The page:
I had the opportunity to ask Tim about the study, his work with Virginia Utermohlen, and his views on how to bring the power back to the wine consumer people. Whether you love or loathe Tim’s take on wine tasting preferences, few would challenge Tim’s passionate zeal for championing the empowerment of wine consumers, and I suspect few would find the following interview responses from Tim anything less than fodder for compelling wine conversation.
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Am I crazy for thinking Chilean wines still have way too much pyrazine/green pepper action?
Well… am I???
That’s a question that’s been on my mind lately, especially after taking part in the Wines of Chile red blends on-line tasting recently and finding myself in the minority of participants who found the levels of nettle / green pepper aromas in the reds almost… distracting. The Syrah-based wines showed the most promise (and to me the lower amounts of pyrazine action). In my experience, those green-ish aromas are ok in very, very small quantities, adding hints of interesting smells to the dark fruits and giving reds the occasional bump from “very good” to “astoundingly complex” territory.
Notice I am saying “very very small quantities” and I mean just that – the pyrazines that contribute to those aromas are potent and a little goes a loooooong way, baby.
To be honest, I’m beginning to think that Chile may never really get it totally together on this; it might just be part of their climate, their terroir, their vinous destiny.
Which means that Argentina might be poised to clean Chile’s clock in the South American fine red wine market.
Not all Chilean reds are overly green, and I’m not the only one who thinks that Syrah might be the variety with the brightest (and least green) future in Chile: Michael Cox from Wines of Chile said the same thing during his talk at the recent European Wine Bloggers Conference in Vienna.
BUT… After tasting more and more examples of excellent, complex, and reasonably-priced higher-end red blends from Argentina, I’m growing increasingly more convinced that Argentina’s future is looking rosey… er, make that dark red… and that the one who might suffer most from that success is Chile, at least in the U.S. because consumers here probably don’t prefer the wet blanket of green bell pepper aromas laying all over the dense black fruit of their supple reds.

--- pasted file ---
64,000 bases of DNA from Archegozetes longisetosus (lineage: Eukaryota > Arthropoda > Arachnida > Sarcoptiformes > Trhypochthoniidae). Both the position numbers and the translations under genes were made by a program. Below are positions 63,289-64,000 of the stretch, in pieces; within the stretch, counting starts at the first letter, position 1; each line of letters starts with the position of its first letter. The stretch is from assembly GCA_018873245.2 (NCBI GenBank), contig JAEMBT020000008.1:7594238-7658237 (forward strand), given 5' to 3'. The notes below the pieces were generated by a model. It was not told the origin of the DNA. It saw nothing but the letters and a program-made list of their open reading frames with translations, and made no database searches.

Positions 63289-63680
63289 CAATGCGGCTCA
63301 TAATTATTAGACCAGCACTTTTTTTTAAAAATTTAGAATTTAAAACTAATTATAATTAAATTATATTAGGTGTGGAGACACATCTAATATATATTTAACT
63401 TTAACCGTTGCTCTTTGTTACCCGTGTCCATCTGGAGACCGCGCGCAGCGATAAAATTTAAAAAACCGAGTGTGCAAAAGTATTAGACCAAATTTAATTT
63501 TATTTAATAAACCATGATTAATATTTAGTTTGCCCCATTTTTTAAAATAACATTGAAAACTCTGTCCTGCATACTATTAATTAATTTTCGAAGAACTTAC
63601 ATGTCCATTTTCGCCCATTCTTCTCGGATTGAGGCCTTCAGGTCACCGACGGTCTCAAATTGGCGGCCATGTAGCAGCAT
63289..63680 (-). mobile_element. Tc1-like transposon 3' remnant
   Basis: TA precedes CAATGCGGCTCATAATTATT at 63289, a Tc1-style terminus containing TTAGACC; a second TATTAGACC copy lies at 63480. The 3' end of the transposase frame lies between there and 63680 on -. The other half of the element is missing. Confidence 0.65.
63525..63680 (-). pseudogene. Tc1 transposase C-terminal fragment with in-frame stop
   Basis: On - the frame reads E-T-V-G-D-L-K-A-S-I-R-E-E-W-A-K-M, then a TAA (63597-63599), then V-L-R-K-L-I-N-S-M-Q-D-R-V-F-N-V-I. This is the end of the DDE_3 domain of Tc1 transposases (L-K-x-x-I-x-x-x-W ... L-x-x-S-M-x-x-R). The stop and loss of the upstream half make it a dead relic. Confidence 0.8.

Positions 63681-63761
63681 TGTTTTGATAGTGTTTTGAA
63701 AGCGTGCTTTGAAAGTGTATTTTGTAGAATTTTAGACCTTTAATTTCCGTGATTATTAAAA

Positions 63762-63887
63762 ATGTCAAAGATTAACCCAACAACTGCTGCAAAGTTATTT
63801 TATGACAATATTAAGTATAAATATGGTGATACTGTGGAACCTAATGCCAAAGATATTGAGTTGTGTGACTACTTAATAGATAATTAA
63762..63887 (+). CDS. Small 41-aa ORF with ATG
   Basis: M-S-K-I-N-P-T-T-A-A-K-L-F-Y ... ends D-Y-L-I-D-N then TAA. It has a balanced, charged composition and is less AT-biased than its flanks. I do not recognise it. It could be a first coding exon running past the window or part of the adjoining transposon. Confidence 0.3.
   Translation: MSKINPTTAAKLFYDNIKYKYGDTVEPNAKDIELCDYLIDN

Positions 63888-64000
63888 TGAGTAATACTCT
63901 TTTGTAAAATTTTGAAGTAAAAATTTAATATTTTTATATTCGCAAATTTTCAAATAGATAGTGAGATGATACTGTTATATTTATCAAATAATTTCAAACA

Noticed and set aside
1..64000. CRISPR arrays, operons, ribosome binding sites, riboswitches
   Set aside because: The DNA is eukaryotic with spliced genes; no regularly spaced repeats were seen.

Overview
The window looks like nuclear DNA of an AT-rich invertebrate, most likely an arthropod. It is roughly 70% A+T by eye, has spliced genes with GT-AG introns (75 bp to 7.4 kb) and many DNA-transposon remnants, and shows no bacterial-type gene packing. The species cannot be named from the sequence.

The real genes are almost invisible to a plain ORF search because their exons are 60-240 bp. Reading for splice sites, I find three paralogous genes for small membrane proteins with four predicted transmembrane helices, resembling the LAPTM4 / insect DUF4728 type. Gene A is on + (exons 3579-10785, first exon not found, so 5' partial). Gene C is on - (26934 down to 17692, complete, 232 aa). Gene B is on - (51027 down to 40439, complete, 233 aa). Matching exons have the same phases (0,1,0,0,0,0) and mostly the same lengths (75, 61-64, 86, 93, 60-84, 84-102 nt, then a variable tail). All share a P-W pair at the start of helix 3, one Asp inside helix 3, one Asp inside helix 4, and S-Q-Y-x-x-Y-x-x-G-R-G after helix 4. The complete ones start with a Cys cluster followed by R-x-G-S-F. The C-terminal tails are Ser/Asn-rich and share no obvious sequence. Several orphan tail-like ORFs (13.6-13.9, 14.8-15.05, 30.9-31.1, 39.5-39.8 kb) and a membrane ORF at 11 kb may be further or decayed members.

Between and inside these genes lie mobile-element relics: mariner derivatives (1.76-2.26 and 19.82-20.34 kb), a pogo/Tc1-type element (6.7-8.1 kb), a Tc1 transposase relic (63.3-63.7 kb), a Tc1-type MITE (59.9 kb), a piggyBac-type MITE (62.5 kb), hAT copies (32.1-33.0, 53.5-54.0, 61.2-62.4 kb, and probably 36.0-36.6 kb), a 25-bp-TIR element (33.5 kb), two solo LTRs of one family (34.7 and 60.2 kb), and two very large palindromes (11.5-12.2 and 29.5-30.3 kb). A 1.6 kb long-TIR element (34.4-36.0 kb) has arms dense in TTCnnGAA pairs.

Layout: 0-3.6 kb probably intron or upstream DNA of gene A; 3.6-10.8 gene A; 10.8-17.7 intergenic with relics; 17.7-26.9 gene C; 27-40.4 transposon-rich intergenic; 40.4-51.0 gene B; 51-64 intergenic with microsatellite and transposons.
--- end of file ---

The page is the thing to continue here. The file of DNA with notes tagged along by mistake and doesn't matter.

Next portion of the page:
This all really hit home for me when I caught up with Argentine producer Doña Paula’s Edgardo Del Pópolo, their head Viticulturalist and Operations Manager, for dinner in downtown Philly to taste through their recent releases and generally talk shop. Edgardo didn’t think I was crazy for being turned off by the pyrazines in Chilean reds, but he was a bit more diplomatic about the differences and saw them mostly as complimentary. He did, however, offer this tidbit:
“In South America, we have a saying: shopping for wine here is like shopping at the grocery; in Argentina you get your fruit, and in Chile you get your vegetables…”
Never mind that Doña Paula’s Torrontes is a killer entrant into invigorated the S. American white wine market (it’s got a killer nose of passion and star fruits); their Seleccion de Bodega Malbec is not only proof that Argentina has nailed the dark-fruit-profile red thang, it’s also a great example of how complex (think hints of graphite) and age-worthy Malbec can be in the right hands.
And the pepper? Black, white, but definitely not green. Sign me up, baby.
So… I ask YOU… am I crazy? Shout it out in the comments.
To get you started, here are some of the responses (the serious and not-so-serious!) to that same question when I posed it on twitter and facebook last week…